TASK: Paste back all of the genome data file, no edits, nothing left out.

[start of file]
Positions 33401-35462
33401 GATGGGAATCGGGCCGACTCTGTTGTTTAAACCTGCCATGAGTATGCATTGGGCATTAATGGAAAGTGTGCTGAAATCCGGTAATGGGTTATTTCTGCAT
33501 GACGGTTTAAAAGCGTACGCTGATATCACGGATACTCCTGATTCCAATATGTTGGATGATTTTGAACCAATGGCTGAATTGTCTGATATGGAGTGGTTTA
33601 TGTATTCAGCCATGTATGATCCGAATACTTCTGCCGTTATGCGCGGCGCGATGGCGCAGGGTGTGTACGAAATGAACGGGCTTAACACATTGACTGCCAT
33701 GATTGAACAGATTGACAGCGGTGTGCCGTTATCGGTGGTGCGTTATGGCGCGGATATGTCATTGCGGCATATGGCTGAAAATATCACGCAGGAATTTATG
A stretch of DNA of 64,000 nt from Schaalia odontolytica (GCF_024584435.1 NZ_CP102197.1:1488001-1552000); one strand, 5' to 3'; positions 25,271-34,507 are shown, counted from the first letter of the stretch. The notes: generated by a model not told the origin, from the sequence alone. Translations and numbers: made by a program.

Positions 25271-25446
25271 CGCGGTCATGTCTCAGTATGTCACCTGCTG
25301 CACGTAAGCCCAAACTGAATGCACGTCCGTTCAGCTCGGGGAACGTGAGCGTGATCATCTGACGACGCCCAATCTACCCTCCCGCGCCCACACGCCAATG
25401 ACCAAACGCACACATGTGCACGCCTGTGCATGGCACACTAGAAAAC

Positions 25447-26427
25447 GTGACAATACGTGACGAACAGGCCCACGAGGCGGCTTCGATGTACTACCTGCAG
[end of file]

Positions 33401-35462
33401 GATGGGAATCGGGCCGACTCTGTTGTTTAAACCTGCCATGAGTATGCATTGGGCATTAATGGAAAGTGTGCTGAAATCCGGTAATGGGTTATTTCTGCAT
33501 GACGGTTTAAAAGCGTACGCTGATATCACGGATACTCCTGATTCCAATATGTTGGATGATTTTGAACCAATGGCTGAATTGTCTGATATGGAGTGGTTTA
33601 TGTATTCAGCCATGTATGATCCGAATACTTCTGCCGTTATGCGCGGCGCGATGGCGCAGGGTGTGTACGAAATGAACGGGCTTAACACATTGACTGCCAT
33701 GATTGAACAGATTGACAGCGGTGTGCCGTTATCGGTGGTGCGTTATGGCGCGGATATGTCATTGCGGCATATGGCTGAAAATATCACGCAGGAATTTATG
A stretch of DNA of 64,000 nt from Schaalia odontolytica (GCF_024584435.1 NZ_CP102197.1:1488001-1552000); one strand, 5' to 3'; positions 25,271-34,507 are shown, counted from the first letter of the stretch. The notes: generated by a model not told the origin, from the sequence alone. Translations and numbers: made by a program.

Positions 25271-25446
25271 CGCGGTCATGTCTCAGTATGTCACCTGCTG
25301 CACGTAAGCCCAAACTGAATGCACGTCCGTTCAGCTCGGGGAACGTGAGCGTGATCATCTGACGACGCCCAATCTACCCTCCCGCGCCCACACGCCAATG
25401 ACCAAACGCACACATGTGCACGCCTGTGCATGGCACACTAGAAAAC

Positions 25447-26427
25447 GTGACAATACGTGACGAACAGGCCCACGAGGCGGCTTCGATGTACTACCTGCAG